Thompson estimated. Maybe so, but economists say many of those
dollars would be spent and taxed anyway on movies, bowling or other
leisure activities in Cobb. Experts call shifting of discretionary
spending from one activity to another the “substitution effect.”
- The county also expects to collect $6 million annually in property
taxes on the Braves’ planned mixed-use project next to the stadium.
The question is when. The size and timing of the team’s investment is
not guaranteed. The Braves resisted one commissioner’s request to put
its commitment to completing the project in writing.
- Cobb officials’ glowing cost-benefit analysis of the Braves’ move
omitted more than half the public costs. It counted $8.7 million a
year to be paid by property owners countywide but omitted another
$9.2 million a year in new taxes and fees on businesses, apartment
owners, hotel guests and car renters. Transportation, public safety
and other needs will cost additional millions.
Commission Chairman Tim Lee said the Brailsford & Dunlavey report was one of many factors considered in approving the Braves deal. County officials did not question the accuracy of the findings, Lee said when we talked on April 4. “We read through it and didn’t see anything that raised any red flags,” Lee said.
The county relied on Brailsford & Dunlavey as professionals whose work did not require vetting, Cobb spokesman Robert Quigley said. “When you take a reputable firm like this and ask them to do a study,” he said, “we take it at face value based on the reputation and the work they do.”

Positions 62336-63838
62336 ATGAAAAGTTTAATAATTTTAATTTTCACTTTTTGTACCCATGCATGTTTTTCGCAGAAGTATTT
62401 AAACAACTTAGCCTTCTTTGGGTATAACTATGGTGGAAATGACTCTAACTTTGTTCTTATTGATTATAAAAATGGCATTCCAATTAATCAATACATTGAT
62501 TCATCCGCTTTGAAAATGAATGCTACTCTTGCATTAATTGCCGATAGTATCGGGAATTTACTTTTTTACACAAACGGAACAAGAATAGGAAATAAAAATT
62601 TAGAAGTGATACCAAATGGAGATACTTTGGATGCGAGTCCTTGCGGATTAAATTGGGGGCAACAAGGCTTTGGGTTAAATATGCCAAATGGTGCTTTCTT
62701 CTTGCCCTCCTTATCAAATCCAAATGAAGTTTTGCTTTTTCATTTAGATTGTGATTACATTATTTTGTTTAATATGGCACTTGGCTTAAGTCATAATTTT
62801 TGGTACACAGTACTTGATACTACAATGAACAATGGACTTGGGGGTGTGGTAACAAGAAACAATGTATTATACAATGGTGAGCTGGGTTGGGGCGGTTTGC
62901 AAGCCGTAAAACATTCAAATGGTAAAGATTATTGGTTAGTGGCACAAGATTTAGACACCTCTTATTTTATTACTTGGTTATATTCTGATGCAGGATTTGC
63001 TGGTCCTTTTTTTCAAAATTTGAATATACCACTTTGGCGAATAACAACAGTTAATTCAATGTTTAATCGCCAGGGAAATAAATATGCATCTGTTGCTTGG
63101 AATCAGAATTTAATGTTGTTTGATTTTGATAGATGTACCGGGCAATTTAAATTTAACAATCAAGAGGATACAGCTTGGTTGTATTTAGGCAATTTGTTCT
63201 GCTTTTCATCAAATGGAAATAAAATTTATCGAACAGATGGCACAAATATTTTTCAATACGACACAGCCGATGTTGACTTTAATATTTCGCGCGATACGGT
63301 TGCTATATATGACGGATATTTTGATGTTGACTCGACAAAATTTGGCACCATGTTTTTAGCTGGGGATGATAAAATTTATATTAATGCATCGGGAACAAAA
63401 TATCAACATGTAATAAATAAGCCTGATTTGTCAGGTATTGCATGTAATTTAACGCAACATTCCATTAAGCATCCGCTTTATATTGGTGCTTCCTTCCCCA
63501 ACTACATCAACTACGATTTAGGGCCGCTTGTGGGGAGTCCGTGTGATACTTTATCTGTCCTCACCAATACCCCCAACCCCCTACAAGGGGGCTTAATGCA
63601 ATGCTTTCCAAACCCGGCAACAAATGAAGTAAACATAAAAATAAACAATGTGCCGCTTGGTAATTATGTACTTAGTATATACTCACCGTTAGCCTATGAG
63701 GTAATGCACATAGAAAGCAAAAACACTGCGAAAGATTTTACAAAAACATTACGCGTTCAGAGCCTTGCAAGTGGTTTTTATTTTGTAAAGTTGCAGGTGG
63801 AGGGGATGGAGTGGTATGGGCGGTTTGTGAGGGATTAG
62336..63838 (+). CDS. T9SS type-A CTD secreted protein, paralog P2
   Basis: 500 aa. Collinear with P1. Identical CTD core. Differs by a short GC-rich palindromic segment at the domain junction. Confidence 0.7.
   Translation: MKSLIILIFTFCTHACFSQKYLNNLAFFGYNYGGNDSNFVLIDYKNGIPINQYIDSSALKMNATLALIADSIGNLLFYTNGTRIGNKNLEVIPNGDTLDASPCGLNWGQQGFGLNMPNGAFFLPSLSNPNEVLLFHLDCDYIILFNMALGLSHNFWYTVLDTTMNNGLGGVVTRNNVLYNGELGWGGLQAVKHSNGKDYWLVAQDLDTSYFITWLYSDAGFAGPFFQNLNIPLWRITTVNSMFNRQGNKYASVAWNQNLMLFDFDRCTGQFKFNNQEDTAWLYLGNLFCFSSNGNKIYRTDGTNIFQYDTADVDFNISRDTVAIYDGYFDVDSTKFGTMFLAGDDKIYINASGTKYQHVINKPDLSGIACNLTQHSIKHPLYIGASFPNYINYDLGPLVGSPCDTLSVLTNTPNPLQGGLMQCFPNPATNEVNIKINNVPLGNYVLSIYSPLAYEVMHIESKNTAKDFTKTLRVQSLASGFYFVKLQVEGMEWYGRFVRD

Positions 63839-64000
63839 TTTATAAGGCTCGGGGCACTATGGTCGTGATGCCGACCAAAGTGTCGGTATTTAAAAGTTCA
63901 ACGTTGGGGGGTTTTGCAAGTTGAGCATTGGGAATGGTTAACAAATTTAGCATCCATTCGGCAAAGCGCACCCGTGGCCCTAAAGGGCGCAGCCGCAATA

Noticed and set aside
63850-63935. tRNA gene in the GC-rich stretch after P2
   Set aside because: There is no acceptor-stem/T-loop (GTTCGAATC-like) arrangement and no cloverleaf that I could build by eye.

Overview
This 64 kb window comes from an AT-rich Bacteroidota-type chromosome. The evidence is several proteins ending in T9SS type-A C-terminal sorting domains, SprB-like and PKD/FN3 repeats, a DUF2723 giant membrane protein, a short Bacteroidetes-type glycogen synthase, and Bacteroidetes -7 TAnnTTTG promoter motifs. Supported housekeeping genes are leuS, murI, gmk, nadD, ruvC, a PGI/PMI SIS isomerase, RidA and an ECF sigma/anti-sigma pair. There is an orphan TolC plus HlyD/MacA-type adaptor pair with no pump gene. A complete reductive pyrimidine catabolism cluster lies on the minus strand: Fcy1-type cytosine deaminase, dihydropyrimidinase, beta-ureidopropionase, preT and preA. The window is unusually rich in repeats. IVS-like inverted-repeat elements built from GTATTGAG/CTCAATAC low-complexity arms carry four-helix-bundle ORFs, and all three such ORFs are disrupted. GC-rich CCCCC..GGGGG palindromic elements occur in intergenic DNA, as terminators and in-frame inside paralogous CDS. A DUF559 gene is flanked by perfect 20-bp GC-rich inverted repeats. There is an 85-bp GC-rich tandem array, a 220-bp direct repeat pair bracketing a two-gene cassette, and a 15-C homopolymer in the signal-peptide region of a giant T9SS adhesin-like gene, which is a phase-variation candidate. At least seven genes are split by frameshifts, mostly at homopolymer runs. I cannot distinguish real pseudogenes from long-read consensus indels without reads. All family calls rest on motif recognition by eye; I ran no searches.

The Braves did not respond to calls and emails requesting comment.
Bradbury, who chairs Kennesaw State’s Department of Exercise Science and Sport Management, said he’s not studied the terms of the Braves’ deal with Cobb. But he points to studies that have shown, time and time again, that building a new stadium has a negligible economic benefit for a community.
The conservative American Enterprise Institute and the more liberal Brookings Institution both reached the conclusion that sports venues do not provide economic benefits for communities. The Cato Institute, in a 2004 study of 37 cities, found a slight dip in communities’ per-capita income after major league baseball arrived, as well as an average net loss of 1,924 jobs. An economist at Holy Cross College found no significant impact on local economies during three baseball strikes in the 1980s and 1990s.
“Cities would be wise to view with caution the economic impact estimates provided by supporters of MLB,” Holy Cross’s Victor Matheson wrote in his 2005 research paper “Striking Out? The Economic Impact of Major League Work Stoppages on Host Communities.” Observed Matheson, “As a method of economic development, professional baseball, like Casey at bat, strikes out.”
Cobb taxpayers won’t know whether the new stadium will pay off until at least 2017. If it doesn’t, they can always take comfort in the same mantra as Braves fans after recent lackluster seasons: “Wait ’til next year.”